A very significant piece of context to know is that Starz itself had decided over a year earlier not to renew its own 2008 deal with Netflix, because Starz felt its content wasn’t getting distinct premium treatment. In the 2008 deal, Starz granted Netflix the ability to stream 2,500 Disney movies and TV shows over 4 years (along with Sony content Starz also had access to). The Starz-Netflix deal was highly controversial because it wasn’t entirely clear that Starz legally had the right to distribute through a third-party streaming service like Netflix.

    Back in 2008 Netflix was still early in its expansion into streaming and its content was underwhelming. The Starz deal was a game-changer for Netflix as it greatly enhanced the value of Netflix streaming and started its huge subscriber acquisition binge. By 2014, Starz’s new CEO Chris Albrecht would call the 2008 deal “terrible” for the company.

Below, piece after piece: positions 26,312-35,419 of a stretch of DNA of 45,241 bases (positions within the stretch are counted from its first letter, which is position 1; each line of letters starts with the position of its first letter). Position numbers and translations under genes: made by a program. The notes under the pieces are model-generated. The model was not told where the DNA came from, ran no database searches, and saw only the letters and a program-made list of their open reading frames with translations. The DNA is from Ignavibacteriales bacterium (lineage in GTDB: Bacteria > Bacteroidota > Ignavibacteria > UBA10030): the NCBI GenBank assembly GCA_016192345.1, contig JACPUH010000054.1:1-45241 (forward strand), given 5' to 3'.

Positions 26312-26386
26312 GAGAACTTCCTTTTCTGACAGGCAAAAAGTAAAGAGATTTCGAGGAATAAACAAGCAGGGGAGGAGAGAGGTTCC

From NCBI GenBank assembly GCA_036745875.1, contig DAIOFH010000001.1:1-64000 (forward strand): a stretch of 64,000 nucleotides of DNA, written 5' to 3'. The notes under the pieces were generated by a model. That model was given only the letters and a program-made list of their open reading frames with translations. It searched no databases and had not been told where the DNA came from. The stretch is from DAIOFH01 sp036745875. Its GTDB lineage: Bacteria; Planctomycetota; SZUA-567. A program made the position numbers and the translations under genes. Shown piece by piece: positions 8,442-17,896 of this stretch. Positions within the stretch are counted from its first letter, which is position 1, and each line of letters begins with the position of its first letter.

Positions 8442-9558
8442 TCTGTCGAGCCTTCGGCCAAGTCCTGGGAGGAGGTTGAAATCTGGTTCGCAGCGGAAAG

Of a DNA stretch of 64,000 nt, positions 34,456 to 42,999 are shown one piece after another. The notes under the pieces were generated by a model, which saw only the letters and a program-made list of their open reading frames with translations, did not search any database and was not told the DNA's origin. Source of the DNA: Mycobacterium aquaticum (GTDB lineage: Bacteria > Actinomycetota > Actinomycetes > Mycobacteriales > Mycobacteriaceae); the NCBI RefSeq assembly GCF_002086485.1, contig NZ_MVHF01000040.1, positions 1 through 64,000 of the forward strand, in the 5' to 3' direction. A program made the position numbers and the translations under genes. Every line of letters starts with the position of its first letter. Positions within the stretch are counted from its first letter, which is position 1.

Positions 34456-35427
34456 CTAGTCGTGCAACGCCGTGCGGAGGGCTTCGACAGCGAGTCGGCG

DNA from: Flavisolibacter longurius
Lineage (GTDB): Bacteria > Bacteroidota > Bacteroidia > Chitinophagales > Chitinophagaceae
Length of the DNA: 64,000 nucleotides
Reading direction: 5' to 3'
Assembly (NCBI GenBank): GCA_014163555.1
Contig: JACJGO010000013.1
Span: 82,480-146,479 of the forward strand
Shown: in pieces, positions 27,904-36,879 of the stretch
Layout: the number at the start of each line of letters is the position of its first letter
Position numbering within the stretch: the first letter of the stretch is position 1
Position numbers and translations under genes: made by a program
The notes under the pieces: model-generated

In fact, the Starz deal was the first of countless other licensing deals Netflix would do over the years (and subsequently renew) where content providers were enticed by short term profit opportunities, while not fully understanding the longer-term strategic consequences. A perfect example of this is AMC licensing prior seasons of its hit show “The Walking Dead” to Netflix, thereby precluding the show’s catalog from being part of its new AMC Premiere SVOD service, in turn diminishing its appeal.

    This is the mistake that Disney made as well. By late 2012 there were abundant signs that direct-to-consumer OTT was the future: Netflix already had nearly 24 million U.S. streaming subscribers, connected TV devices were taking off, the iPhone was a hit signaling the power of mobile, Hulu was getting traction, etc.